Viral Syndrome (Adult) - University of Minnesota Medical Center
 
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Viral Syndrome (Adult)

A viral illness may cause a number of symptoms. The symptoms depend on the part of the body that the virus affects. If it settles in the nose, throat, and lungs, it may cause cough, sore throat, congestion, and sometimes headache. If it settles in the stomach and intestinal tract, it may cause vomiting and diarrhea. Sometimes it causes vague symptoms like "aching all over," feeling tired, loss of appetite, or fever.

A viral illness usually lasts 1 to 2 weeks, but sometimes it lasts longer. In some cases, a more serious infection can look like a viral syndrome in the first few days of the illness. You may need another exam and additional tests to know the difference. Watch for the warning signs listed below.

Home care

Follow these guidelines for taking care of yourself at home:

  • If symptoms are severe, rest at home for the first 2 to 3 days.

  • Stay away from cigarette smoke - both your smoke and the smoke from others.

  • You may use acetaminophen or ibuprofen for fever, muscle aching, and headache, unless another medicine was prescribed for this. If you have chronic liver or kidney disease or ever had a stomach ulcer or GI bleeding, talk with your doctor before using these medicines No one who is younger than 18 and ill with a fever should take aspirin. It may cause severe liver damage.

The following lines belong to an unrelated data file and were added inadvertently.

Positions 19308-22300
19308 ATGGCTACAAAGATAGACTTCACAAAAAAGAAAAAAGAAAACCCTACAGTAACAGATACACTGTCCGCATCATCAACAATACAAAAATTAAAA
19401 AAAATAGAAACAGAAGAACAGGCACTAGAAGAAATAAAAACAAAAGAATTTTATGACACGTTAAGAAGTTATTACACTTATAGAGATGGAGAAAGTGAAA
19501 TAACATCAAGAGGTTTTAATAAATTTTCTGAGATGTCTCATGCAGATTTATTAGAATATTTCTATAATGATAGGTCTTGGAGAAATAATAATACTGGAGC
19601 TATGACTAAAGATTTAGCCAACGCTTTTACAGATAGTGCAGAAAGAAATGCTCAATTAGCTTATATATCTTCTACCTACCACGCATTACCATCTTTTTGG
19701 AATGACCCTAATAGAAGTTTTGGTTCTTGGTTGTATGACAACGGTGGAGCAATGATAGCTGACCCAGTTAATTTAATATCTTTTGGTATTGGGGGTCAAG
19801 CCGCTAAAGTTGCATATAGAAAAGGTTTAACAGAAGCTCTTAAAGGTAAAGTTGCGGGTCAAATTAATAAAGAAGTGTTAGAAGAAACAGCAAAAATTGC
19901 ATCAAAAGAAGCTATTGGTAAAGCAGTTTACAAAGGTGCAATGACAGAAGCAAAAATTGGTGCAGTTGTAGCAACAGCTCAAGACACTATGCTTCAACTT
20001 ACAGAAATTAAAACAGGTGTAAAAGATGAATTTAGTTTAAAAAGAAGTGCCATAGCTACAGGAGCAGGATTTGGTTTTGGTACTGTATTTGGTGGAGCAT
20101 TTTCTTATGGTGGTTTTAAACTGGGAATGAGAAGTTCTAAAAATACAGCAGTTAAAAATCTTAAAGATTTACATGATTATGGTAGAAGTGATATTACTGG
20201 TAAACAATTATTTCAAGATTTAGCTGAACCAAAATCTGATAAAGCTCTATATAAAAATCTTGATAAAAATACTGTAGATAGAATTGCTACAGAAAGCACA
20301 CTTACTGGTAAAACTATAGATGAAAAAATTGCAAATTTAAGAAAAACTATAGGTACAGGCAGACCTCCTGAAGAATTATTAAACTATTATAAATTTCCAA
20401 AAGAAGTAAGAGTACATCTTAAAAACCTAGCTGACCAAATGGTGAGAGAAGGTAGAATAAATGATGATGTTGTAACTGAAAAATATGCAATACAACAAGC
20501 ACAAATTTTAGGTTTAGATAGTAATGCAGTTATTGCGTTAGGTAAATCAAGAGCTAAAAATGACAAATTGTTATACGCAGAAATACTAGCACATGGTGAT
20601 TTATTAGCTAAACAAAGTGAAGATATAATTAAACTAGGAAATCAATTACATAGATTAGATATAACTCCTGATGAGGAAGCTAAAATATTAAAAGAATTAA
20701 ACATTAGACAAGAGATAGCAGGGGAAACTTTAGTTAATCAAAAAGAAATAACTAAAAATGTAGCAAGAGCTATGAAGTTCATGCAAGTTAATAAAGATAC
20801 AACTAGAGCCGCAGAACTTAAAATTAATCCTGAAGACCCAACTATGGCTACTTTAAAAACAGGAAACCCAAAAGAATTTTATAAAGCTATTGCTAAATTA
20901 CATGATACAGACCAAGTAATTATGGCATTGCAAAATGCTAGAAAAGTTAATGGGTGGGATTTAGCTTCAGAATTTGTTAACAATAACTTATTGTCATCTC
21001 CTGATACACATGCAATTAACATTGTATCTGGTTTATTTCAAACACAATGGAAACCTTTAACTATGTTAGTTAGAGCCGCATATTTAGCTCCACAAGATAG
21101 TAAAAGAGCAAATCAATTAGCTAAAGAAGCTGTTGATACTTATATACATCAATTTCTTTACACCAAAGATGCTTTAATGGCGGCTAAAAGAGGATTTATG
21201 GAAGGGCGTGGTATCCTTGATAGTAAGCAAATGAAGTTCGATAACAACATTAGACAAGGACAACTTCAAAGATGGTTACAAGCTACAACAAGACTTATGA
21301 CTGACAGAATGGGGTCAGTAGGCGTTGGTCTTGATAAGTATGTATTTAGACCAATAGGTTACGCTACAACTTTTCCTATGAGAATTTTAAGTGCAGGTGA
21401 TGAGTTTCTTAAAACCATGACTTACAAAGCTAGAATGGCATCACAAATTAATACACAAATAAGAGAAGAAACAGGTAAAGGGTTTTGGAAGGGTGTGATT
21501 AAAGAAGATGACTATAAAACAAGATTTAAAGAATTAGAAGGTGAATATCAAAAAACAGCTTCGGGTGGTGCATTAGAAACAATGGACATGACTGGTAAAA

• Your appetite may be poor, so a light diet is fine. Avoid dehydration by drinking 8 to 12 8-ounce glasses of fluids each day. This may include water; orange juice; lemonade; apple, grape, and cranberry juice; clear fruit drinks; electrolyte replacement and sports drinks; and decaffeinated teas and coffee. If you have been diagnosed with a kidney disease, ask your doctor how much and what types of fluids you should drink to prevent dehydration. If you have kidney disease, drinking too much fluid can cause it build up in the your body and be dangerous to your health. 

  • Over-the-counter remedies won't shorten the length of the illness but may be helpful for cough, sore throat; and nasal and sinus congestion. Don't use decongestants if you have high blood pressure.

Follow-up care

Follow up with your health care provider if you do not improve over the next week.

When to seek medical care

Get prompt medical attention if any of these occur:

  • Cough with lots of colored sputum (mucus) or blood in your sputum

  • Chest pain, shortness of breath, wheezing, or difficulty breathing

  • Severe headache; face, neck, or ear pain

  • Severe, constant pain in the lower right side of your belly (abdominal)

  • Continued vomiting (can’t keep liquids down)

  • Frequent diarrhea (more than 5 times a day); blood (red or black color) or mucus in diarrhea

  • Feeling weak, dizzy, or like you are going to faint

  • Extreme thirst

  • Fever of 100.4° F (38° C) oral or higher, not better with fever medication

  • Convulsion